I got up at 8AM yesterday and took a 9.15 train from Montpel to Marseille. In Marseille, I took the bus to the airport. (Oh, wait, back up – I left Rome on Thursday night, took the overnight train to Nice and then a train from Nice to Montpel on Friday. I really need to update more often.)
The Marseille train station has recently finished their bus terminal wing, which is made entirely of glass as far as I can tell. It’s very smart and crisp and is built as a continuation of the train platforms – you just keep walking and the train tracks turn into bus bays. It’s kinda cool. However, the ticket windows for all the buses are perpendicular to the bays, and in their own little niches – which made for a lot of running and poking around while trying to find where to buy my ticket.
The bus to the airport is easy and fast, and costs around 8 euro. All the cheapo airlines are in a section of the airport called “mp2” – Ryanair, German Wings, bmi baby, etc. – and luckily, the bus now makes a stop there before heading on to the main terminal. This was not the case a couple of years ago.
mp2 is bare-bones and open-plan – it seems like they could clear out everything and turn it into a disco at night with very little effort. You can see every beam, every bolt. There are a lot of corrugated surfaces.
I forgot about the stupid liquids rule, and lost my hair stuff and my precious Occitane White Tea Lotion. I’m on a strict travel budget, but at the duty free I bought a small Occitane Shea Butter Hand Creme. I might look like Harpo Marx, but I’ll be damned if I have crocodile skin.
I had done my research beforehand (thanks to this blessed soul) and knew my plan once we landed in Malaga – beat it out of the airport, turn right and walk 50 meters to the bus that would take me directly to the Marbella train station. But, it turns out that we landed 20 minutes early (!) – Ryanair played a triumphant musical recording as we taxied to the tarmac in honor of this, and everyone applauded – so I did some quick reading of the signs posted and switched up my plan a little.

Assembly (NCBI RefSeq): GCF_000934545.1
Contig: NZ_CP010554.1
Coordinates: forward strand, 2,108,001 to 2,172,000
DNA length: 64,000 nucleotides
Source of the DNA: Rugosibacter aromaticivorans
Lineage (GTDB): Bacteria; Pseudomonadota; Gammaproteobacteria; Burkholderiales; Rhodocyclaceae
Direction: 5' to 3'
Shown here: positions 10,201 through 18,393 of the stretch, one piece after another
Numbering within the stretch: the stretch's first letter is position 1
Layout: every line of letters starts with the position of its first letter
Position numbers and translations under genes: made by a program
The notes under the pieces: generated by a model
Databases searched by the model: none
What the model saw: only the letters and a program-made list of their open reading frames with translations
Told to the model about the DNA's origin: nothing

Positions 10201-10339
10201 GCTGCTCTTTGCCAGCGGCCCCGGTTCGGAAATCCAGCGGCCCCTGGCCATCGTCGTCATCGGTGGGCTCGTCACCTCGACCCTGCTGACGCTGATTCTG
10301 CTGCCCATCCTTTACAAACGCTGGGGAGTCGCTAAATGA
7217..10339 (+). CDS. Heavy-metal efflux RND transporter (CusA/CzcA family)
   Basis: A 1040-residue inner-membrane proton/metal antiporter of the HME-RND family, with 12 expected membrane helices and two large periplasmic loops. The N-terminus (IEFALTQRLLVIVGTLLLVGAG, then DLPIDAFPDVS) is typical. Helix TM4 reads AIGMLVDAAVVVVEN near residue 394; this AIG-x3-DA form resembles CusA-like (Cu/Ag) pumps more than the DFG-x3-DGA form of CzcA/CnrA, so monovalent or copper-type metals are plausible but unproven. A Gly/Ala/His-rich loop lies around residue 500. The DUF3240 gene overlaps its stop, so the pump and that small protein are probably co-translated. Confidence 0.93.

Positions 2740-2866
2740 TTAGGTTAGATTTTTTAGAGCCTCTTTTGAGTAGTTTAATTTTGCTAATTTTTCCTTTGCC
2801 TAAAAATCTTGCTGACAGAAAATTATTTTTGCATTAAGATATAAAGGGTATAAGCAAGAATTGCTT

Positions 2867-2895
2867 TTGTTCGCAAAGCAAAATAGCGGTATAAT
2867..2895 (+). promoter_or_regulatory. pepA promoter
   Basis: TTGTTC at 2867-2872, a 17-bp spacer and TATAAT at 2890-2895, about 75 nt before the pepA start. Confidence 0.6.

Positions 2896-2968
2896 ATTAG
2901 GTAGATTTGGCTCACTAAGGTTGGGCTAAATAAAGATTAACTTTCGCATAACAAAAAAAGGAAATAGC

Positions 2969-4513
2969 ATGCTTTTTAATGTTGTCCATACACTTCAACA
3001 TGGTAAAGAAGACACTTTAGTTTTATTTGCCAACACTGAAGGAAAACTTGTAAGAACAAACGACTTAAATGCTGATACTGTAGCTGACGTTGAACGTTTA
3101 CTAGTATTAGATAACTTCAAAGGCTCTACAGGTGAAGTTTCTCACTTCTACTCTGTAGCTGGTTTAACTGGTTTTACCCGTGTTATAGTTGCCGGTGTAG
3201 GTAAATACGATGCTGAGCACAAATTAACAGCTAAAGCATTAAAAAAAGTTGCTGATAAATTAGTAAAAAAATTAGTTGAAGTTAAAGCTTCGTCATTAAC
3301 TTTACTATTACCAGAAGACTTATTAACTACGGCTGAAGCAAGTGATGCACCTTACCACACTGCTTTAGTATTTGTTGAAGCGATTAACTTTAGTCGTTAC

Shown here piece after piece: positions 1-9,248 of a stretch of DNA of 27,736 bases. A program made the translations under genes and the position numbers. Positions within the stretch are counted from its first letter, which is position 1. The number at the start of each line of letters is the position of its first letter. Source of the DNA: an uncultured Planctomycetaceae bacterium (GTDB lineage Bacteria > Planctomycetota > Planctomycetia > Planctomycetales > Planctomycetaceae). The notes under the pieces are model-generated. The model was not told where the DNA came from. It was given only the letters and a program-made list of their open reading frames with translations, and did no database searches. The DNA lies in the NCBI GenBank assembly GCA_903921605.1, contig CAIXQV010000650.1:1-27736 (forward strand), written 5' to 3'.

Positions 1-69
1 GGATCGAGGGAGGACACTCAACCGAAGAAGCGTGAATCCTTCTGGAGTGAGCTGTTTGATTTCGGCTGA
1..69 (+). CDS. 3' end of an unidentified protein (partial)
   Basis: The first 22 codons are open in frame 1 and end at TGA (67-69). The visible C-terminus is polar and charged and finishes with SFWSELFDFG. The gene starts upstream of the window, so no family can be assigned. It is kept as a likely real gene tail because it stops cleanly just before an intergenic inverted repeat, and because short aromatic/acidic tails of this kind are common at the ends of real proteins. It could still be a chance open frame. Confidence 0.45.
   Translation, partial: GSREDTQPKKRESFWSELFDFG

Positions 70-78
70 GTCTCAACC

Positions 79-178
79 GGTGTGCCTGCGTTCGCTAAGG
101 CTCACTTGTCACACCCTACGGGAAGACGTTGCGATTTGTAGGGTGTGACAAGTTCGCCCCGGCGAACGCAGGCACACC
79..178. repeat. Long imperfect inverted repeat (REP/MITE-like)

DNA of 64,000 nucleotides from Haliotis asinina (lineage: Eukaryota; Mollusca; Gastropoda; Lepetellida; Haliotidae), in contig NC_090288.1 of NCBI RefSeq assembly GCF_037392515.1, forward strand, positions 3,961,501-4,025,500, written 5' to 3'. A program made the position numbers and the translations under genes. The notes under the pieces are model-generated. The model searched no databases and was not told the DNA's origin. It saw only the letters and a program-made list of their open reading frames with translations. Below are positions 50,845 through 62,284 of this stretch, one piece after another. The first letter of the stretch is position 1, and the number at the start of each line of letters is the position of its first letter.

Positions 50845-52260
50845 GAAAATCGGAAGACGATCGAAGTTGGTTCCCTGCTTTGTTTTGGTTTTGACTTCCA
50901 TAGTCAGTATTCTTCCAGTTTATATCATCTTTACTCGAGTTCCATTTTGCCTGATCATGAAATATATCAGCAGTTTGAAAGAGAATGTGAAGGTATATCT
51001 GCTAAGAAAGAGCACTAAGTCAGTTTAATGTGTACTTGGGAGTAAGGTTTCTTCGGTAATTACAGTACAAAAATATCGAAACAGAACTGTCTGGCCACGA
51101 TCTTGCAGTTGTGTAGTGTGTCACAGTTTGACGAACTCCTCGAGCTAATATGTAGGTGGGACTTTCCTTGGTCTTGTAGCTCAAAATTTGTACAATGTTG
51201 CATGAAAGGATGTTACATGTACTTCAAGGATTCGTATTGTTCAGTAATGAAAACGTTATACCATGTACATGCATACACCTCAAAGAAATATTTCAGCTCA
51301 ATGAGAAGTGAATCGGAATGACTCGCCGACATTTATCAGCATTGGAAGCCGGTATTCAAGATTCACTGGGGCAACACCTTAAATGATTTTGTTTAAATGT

To make a very long and boring travel story short, let me just say that paying attention has its benefits. I realized as I took the bus from Malaga to Marbella that, while doing my research, I had mixed up the direction – the resort was BETWEEN Malaga and Marbella, not AFTER Marbella. I asked the bus driver in my best Spanish (which is a combination of Italian, Taco Bell and my old, tattered phrase book) to let me off at the Don Carlos Hotel stop.
He did, but on the wrong end. So, at 5-ish in the afternoon an hour north of Africa a week before the summer solstice, I walked about a mile along a highway with my bag, dressed all in black as I am wont to do, and finally arrived at the Marriott Marbella Beach Resort in dire need of a glass of water (I hate drinking while traveling alone; schlepping my shit into public restrooms is a pain). The guard at the gate checked my name, hydrated me, and sent me on my way.
There is an episode of Alias that features a training compound for Soviet spies. In the middle of Russia somewhere, they constructed a perfect replica of an American suburb in which these spies could learn how to be American. I don’t love Alias, but it was a very interesting and surreal episode.
This place reminds me of that episode. It’s filled with Americans, but not teeming full. It has all the American amenities – dishwasher, clothes dryer, even the furniture says America to me. There are manicured lawns and large bath towels and everything is in English and people travel around in golf carts. The grill menu features chili burgers, nachos and hot wings. People sit on their porches and chat, or walk in pairs in sensible sneakers and leisure suits.
It’s messing with my head.
I live in France. I just came back from two months in Italy. I arrived in Spain – only to be deposited smack dab in the middle of Florida. I can’t wrap my brain around it.
Compounding this confusion is the fact that this entire area seems to exist solely for tourists. I have absolutely no sense of the area, from what I have seen (admittedly not a lot, but two hours on various buses along the coast gave me some idea). Along the coast are large, ugly, Franco-era apartment blocks and local stores reminiscent of 1970s Detroit coexisting with tremendous amounts of new luxury construction; cranes dominate the skyline; signs in English advertising condo sales; a shopping mall that rivals any in America, complete with a Ben and Jerry’s; and decidedly non-Spanish people at every turn. The rugged, dusty hills against the coast are littered with sprawling developments.
Tomorrow, more about the trip. I just wanted to get down my initial impressions.